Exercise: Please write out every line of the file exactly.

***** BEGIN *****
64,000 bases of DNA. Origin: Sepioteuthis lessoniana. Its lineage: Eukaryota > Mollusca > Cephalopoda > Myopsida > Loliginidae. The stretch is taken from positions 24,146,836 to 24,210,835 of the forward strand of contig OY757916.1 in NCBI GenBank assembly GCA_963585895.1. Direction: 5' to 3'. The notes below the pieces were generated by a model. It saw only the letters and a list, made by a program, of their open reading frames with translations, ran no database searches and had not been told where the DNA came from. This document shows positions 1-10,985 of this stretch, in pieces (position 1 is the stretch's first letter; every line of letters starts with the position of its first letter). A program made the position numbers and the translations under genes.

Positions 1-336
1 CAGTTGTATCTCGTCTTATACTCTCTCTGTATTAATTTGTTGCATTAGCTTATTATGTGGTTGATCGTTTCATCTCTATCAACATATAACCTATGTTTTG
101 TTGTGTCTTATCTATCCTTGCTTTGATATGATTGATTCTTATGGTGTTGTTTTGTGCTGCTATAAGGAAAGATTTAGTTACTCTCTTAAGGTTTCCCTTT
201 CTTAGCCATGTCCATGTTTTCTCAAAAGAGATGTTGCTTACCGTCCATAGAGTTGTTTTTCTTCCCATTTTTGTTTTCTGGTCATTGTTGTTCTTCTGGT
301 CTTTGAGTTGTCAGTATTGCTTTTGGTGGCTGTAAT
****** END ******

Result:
64,000 bases of DNA. Origin: Sepioteuthis lessoniana. Its lineage: Eukaryota > Mollusca > Cephalopoda > Myopsida > Loliginidae. The stretch is taken from positions 24,146,836 to 24,210,835 of the forward strand of contig OY757916.1 in NCBI GenBank assembly GCA_963585895.1. Direction: 5' to 3'. The notes below the pieces were generated by a model. It saw only the letters and a list, made by a program, of their open reading frames with translations, ran no database searches and had not been told where the DNA came from. This document shows positions 1-10,985 of this stretch, in pieces (position 1 is the stretch's first letter; every line of letters starts with the position of its first letter). A program made the position numbers and the translations under genes.

Positions 1-336
1 CAGTTGTATCTCGTCTTATACTCTCTCTGTATTAATTTGTTGCATTAGCTTATTATGTGGTTGATCGTTTCATCTCTATCAACATATAACCTATGTTTTG
101 TTGTGTCTTATCTATCCTTGCTTTGATATGATTGATTCTTATGGTGTTGTTTTGTGCTGCTATAAGGAAAGATTTAGTTACTCTCTTAAGGTTTCCCTTT
201 CTTAGCCATGTCCATGTTTTCTCAAAAGAGATGTTGCTTACCGTCCATAGAGTTGTTTTTCTTCCCATTTTTGTTTTCTGGTCATTGTTGTTCTTCTGGT
301 CTTTGAGTTGTCAGTATTGCTTTTGGTGGCTGTAAT